Texas Parks and Wildlife Commission adopts new regulations regarding mountain lions

AUSTIN The Texas Parks and Wildlife Commission approved regulations banning canned hunting and implementing mountain lion trapping standards during its May meeting. These changes are the first in more than 50 years for mountain lion management in Texas and are moving the state toward more modern hunting and trapping standards.

“The adoption of this legislation is an important step toward better management of mountain lions in the state,” Richard Heilbrun, director of the Wildlife Diversity Program, said in a news release. “The regulations support ethical hunting and trapping practices while providing landowners with flexibility to manage mountain lions.”

The commission voted unanimously to approve the measure, which included a ban on canned hunting, which means capturing and then releasing a mountain lion to hunt or chase with dogs.

After concerns were raised that some pumas were dying in traps, which many consider inhumane and potentially damaging to the reputation of trappers, a 36-hour trapping standard was also adopted. This regulation ensures that live lions will not be kept in traps or snares for longer than 36 hours.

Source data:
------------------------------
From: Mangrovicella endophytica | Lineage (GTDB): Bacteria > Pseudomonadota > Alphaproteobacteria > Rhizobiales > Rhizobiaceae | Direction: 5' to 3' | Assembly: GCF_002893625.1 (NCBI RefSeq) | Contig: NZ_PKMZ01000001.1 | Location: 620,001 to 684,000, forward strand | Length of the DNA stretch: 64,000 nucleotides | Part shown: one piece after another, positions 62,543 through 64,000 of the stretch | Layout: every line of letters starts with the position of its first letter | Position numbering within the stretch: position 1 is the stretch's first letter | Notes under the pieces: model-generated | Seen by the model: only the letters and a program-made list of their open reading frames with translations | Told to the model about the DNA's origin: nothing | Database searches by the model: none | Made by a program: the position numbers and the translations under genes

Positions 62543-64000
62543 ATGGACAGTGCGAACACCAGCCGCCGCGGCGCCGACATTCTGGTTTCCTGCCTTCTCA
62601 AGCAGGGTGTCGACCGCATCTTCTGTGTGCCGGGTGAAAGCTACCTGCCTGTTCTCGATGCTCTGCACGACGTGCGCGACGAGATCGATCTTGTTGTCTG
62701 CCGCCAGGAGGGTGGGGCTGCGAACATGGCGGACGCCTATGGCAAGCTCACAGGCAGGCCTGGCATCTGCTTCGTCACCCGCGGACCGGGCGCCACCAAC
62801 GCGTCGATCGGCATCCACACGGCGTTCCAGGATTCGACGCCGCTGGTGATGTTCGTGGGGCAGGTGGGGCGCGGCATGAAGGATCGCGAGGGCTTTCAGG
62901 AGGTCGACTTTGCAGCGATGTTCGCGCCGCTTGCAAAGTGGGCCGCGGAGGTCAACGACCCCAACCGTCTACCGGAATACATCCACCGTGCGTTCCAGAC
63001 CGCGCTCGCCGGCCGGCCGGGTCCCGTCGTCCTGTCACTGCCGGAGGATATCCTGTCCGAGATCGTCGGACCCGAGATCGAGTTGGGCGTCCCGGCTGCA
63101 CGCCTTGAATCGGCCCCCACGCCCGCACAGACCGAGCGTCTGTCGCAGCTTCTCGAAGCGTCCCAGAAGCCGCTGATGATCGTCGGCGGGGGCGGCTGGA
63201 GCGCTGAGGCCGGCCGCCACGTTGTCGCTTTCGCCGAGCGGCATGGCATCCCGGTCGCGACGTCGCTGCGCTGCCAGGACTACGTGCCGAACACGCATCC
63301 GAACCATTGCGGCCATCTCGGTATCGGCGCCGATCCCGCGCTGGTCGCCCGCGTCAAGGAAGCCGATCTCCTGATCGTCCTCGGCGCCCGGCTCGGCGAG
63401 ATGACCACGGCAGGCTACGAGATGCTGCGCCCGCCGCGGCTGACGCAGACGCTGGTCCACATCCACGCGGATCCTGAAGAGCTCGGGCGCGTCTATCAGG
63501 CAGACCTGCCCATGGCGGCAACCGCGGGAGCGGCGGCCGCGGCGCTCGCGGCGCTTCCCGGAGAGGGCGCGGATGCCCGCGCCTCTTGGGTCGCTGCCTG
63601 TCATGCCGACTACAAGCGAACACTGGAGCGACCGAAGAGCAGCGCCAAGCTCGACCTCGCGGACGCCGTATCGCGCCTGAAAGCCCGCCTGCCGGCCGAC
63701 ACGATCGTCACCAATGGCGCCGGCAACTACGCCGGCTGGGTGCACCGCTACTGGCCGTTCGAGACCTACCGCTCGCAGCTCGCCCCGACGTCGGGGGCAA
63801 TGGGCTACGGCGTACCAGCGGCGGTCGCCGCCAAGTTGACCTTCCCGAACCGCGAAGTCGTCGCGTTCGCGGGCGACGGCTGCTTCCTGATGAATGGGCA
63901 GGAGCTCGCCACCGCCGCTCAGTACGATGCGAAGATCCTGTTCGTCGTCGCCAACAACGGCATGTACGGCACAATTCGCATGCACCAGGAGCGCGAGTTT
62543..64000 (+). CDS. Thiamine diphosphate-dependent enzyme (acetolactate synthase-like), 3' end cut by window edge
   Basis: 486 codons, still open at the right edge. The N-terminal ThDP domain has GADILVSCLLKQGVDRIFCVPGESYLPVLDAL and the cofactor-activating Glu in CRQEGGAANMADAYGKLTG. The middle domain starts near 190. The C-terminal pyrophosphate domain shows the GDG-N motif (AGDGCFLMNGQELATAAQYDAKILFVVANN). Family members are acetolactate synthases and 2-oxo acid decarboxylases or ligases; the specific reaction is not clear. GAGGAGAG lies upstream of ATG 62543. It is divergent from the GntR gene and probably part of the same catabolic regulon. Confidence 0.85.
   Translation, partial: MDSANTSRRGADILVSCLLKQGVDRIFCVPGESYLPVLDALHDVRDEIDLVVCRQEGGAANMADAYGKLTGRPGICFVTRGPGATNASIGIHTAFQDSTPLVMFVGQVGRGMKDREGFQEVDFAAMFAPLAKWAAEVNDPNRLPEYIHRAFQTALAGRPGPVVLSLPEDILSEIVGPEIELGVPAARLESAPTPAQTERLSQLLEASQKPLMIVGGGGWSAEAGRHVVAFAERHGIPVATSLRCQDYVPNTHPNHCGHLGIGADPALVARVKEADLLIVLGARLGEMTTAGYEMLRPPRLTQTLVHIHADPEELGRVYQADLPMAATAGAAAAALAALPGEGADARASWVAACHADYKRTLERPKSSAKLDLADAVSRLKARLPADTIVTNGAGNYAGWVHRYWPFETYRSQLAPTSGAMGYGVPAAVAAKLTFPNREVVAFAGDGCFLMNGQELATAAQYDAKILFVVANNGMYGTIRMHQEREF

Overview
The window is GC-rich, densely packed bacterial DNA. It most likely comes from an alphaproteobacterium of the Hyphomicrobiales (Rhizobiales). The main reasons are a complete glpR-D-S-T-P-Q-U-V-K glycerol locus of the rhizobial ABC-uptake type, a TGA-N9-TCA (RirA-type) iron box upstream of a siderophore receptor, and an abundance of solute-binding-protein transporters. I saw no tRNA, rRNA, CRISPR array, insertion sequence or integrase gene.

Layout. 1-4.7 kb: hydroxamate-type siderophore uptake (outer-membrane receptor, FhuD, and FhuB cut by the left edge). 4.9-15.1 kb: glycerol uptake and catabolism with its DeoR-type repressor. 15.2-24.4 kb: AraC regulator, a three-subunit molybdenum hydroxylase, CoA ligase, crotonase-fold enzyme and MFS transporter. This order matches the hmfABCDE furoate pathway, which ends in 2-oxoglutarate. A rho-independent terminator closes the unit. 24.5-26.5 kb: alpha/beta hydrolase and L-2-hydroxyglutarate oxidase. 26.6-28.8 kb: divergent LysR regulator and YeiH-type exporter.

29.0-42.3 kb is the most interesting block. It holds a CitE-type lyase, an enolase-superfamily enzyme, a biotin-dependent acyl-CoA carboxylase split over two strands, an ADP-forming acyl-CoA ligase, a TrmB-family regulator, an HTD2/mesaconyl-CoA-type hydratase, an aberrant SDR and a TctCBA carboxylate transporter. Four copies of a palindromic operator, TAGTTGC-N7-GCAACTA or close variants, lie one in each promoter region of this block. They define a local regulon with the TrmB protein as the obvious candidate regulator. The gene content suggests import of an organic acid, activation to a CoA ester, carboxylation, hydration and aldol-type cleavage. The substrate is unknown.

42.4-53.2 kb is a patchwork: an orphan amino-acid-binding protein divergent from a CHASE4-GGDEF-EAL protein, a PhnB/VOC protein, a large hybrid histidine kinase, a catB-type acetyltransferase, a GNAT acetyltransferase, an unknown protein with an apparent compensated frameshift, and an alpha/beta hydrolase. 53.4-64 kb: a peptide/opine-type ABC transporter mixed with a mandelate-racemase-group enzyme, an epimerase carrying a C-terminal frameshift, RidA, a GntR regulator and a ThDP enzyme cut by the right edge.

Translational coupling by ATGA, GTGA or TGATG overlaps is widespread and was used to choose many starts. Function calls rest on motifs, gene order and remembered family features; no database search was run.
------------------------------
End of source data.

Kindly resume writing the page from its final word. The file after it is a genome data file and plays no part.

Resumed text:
The original proposed regulation presented at the March Commission meeting included an exception to the 36-hour trapping standard for snare drums equipped with a safety device. The proposed regulation was modified in response to public feedback received during the comment period to remove the safety device exemption and replace it with a general exemption for vertically positioned snares with a maximum loop size of 10 inches or less.

As a result, if a mountain lion is accidentally caught in a snare set vertically with a loop no larger than 10 inches in diameter, the 36-hour requirement does not apply.

Mountain lions are relatively rare and secretive animals. In Texas, mountain lions are found primarily in the Trans-Pecos, the scrub of southern Texas and the western Hill Country.

For more information, visit the Mountain Lion and Fur Animal Regulations pages on the TPWD website.